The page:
How to: Use the Call Stack Window
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Command or commands hidden by default.
By using the Call Stack window, you can view the function or procedure calls that are currently on the stack.
The Call Stack window displays the name of each function and the programming language it is written in. The function or procedure name may be accompanied by optional information, such as module name, line number, byte offset, and parameter names, types, and values. The display of this optional information can be turned on or off.
A yellow arrow identifies the stack frame where the execution pointer is currently located. By default, this is the frame whose information appears in the source, Disassembly, Locals, Watch, and Autos windows. If you want to change the context to another frame on the stack, you can do that in the Call Stack window.
When debugging symbols are not available for part of a call stack, the Call Stack window might not be able to display correct information for that part of call stack. The following notation appears:
[Frames below may be incorrect and/or missing, no symbols loaded for name.dll]
In managed code, the Call Stack window hides information for non-user code by default. The following notation appears instead of the hidden information:
Non-user code is any code that is not "My Code." For more information about "My Code," see How to: Step Into Just My Code. You can choose to display the call stack information for non-user code by using the shortcut menu.
By default, the Call Stack window does not display calls to or from another thread. You can choose to see those calls by using the shortcut menu.
The dialog boxes and menu commands you see might differ from those described in Help depending on your active settings or edition. To change your settings, choose Import and Export Settings on the Tools menu. For more information, see Visual Studio Settings.
To display the Call Stack window in break mode or in run mode
On the Debug menu, choose Windows and then click Call Stack.
To change the optional information displayed
Right-click the Call Stack window and set or clear Show <the information that you want>.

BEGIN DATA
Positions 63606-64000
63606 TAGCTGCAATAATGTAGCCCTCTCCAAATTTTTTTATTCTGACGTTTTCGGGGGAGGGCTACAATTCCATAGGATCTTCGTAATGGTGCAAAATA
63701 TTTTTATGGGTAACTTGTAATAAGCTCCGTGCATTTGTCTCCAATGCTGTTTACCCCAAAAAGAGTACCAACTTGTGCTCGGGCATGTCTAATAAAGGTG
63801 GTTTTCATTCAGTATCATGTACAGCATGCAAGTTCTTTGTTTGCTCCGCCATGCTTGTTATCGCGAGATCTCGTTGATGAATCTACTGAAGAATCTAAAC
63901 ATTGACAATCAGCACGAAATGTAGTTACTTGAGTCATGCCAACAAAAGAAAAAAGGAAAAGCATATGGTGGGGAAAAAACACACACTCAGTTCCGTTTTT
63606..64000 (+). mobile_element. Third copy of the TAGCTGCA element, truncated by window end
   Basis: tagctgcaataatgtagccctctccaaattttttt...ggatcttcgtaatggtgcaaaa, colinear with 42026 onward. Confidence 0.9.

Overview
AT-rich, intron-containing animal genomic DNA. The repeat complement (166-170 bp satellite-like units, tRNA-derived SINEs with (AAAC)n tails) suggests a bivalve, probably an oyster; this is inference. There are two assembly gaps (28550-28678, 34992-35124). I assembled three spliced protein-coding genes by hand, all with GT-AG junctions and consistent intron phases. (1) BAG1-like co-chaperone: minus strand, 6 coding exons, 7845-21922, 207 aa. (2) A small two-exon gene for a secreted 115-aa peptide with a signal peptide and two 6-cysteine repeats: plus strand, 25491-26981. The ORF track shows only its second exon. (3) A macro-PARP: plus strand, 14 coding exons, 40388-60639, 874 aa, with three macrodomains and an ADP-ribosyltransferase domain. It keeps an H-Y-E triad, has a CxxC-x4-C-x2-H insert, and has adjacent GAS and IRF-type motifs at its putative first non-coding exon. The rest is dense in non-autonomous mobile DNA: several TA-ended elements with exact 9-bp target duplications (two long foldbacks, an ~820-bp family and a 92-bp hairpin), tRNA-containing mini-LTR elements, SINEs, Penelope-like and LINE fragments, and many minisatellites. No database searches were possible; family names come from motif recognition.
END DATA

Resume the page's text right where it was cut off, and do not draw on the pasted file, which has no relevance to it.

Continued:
To display non-user code frames in the Call Stack window
Right-click the Call Stack window and choose Show External Code.
To switch to another stack frame
In the Call Stack window, right-click the frame whose code and data that you want to view.
Select Switch to Frame.
A green arrow with a curly tail appears next to the frame you selected. The execution pointer remains in the original frame, which is still marked with the yellow arrow. If you select Step or Continue from the Debug menu, execution will continue in the original frame, not the frame you selected.
To display calls to or from another thread
Right-click the Call Stack window and choose Include Calls To/From Other Threads.
To view the source code for a function on the call stack
In the Call Stack window, right-click the function whose source code you want to see and choose Go To Source Code.
To view the disassembly code for a function on the call stack
In the Call Stack window, right-click the function whose disassembly code you want to see and choose Go To Disassembly.
To run to a specific function from the Call Stack window
To set a breakpoint on the exit point of a function call
To load symbols for a module
In the Call Stack window, right-click the frame that shows the module whose symbols you want to reload and choose Load Symbols.
In the Call Stack window, you can load debugging symbols for code that does not currently have symbols loaded. These symbols can be .NET Framework or system symbols downloaded the Microsoft public symbol servers or symbols in a symbol path on the computer that you are debugging.
To load symbols
In the Call Stack window, right-click frame for which symbols are not loaded. The frame will be dimmed.
Point to Load Symbols From and then click Microsoft Symbol Servers or Symbol Path.
To set the symbol path
In the Modules window, right-click any module.
Click Symbol Settings.
The Options dialog box opens and the Symbols page is displayed.
In the Options dialog box, click the Folder icon.
In the Symbol file (.pdb) locations box, a cursor appears.
Type a directory pathname to the symbol location on the computer that you are debugging. For local debugging, this is your local computer. For remote debugging, it is the remote computer.
Click OK to close the Options dialog box.